The first step is to identify the facts as ethical issues, such as examining the patient's diagnosis, considering their religion or culture, and coming to understand their emotional feelings. The next step is to identify the values and principles of the individual under consideration. In this phase, interact fully with the individual, creating a supportive environment. The third phase involves replacing ideas for solving problems that have different alternatives for solving that specific problem; the fourth phase is to participate in the endorsement once you are fully booted with the other three steps. This phase involves a doctor performing unavoidable surgery on the patient.
The ethical decision-making model's seven-step method can help you decide on a career or what to do with a job offer. Sometimes it can be difficult to develop a plan for the course of a career you want to pursue; therefore, this model is used to solve this concept. Information gathering is a vital part of the model. The more information available, the easier it is to make decisions; Recommended Many of the steps are specifically designed to accomplish this.
The seven steps that can be traced are: The first step involves determining the decision as to what an individual wants. The second step is to understand yourself, like our limitations, talents, values and strengths. The third step is to identify options and list the possibilities under consideration. The fourth phase is the collection of information and statistics on the knowledge of each option (Roubanis, 2019). The fifth step is to assess the problem including opportunities, benefits, risks and disadvantages. The sixth step is to choose the best option and, finally, it is necessary to create a strategy and put it into practice. At this stage, the person should have discovered a career they want to merge.
Ethics Worksheet in a Hospital Case Study
What is the ethical issue involved? To be discussed in one sentence.
What facts can be established in this case study affect the ethical decision?
Are there internal or external issues that can be established in this case? Factors should be described in one sentence.(Video) The Philosophy of Time Management | Brad Aeon | TEDxConcordia
Who are the participants and how are you obligated to them?
What are the patient's values or ideals?
Do any of these principles differ from the usual values? What can you do to honor them?
What are your options? Options are expected to be win-win (please list at least four)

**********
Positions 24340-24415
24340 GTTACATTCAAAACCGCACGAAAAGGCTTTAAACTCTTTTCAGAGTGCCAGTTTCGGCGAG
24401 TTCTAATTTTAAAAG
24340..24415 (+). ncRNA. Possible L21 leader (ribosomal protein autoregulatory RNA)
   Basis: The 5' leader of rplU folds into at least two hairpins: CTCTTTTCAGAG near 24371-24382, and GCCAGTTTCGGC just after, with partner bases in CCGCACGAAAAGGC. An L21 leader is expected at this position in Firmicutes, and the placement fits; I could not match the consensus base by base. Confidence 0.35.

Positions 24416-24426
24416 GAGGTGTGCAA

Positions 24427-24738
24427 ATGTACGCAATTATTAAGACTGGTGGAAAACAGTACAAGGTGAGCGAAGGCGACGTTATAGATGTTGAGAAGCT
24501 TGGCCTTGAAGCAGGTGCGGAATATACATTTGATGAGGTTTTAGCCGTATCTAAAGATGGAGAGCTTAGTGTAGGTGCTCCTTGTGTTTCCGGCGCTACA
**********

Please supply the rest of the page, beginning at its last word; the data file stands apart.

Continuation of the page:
Identify the option that could harm the patient?
Would honoring patients' principles affect their options?
Are there principles or rules that could be legal and organizational issues that could affect your choices?(Video) How to Write a Business Plan Step by Step in 2023
Establish ethical theories that reject or support your actions. explain in detail
What is the course of action based on the established analysis?
Defend your decision on choosing your course of action.
In conclusion, participating in good decisions is morally right and practical. Ethical decisions maintain and build trust by reflecting fairness, compassion, accountability and respect. These behaviors lay the groundwork for better decision-making, establishing ground rules for human conduct. In addition, good decisions allow us to achieve our goals and achieve what we want. The ethical literature has several models, which are similar in design and substance.
The models are based on values or knowledge based on principles innovated by the philosophers Childress and Beauchamp. Values, duties and ethics are all considered in this framework. Models advocate the use of dental resources such as clinical data, published evidence, and peer consultation. Some of these models have four, five or seven stages of problem solving. Yet they all encourage critical deliberation through the framework of a decision model, whether in large clinical settings, private practice, or dental advocacy companies.
Holmes, T., Otocki, A., Zucker, K. e Unsworth, J. (2020).Posting Ethical Health Tips Online: Addressing Ethical Decision Making Through the Modified Army-Baylor 7-Step Model for Organizational Decision Making.Legal Medicine Magazine,40(sup2), 39-40. Network.
Riggin, B. y Falta, C. (2018).Ethical decision-making models in mental health treatment: a review and expansion.Current Psychiatry Reviews,14(3), 171-177. Network.
Roubanis, J. (2019).Ethical decision-making model.Journal of Family and Consumer Sciences,111(2), 43-48. Network.
What is an example of a good ethical decision making model? ›
Ethical behavior suggests someone is honest and forthright in communications whether written or oral. A salesperson explaining potential problems with a product is being honest. A customer service representative taking responsibility for failing to follow through with a service action is making an ethical decision.How can the 7 steps model for ethical decision making help a person to have a sound Judgement? ›
- Stop and Think. One of the most important steps to better decisions is the oldest advice in the word: think ahead. ...
- Clarify Goals. ...
- Determine Facts. ...
- Develop Options. ...
- Consider Consequences. ...
- Choose. ...
- Monitor and Modify.
An example is patient triage: when a nurse must decide which of several needy patients requires immediate attention. That decision may depend on where the nurse can do the most good, or where the need is greatest, depending on the nurse's determination of the most just course of action.What are the seven 7 Steps to decision-making? ›
- Step 1: Identify the decision. You realize that you need to make a decision. ...
- Step 2: Gather relevant information. ...
- Step 3: Identify the alternatives. ...
- Step 4: Weigh the evidence. ...
- Step 5: Choose among alternatives. ...
- Step 6: Take action. ...
- Step 7: Review your decision & its consequences.
Types of Decision Making – Routine, Strategic, Policy, Operating, Organisational, Personal, Programmed, Non-Programmed, Individual and Group Decisions.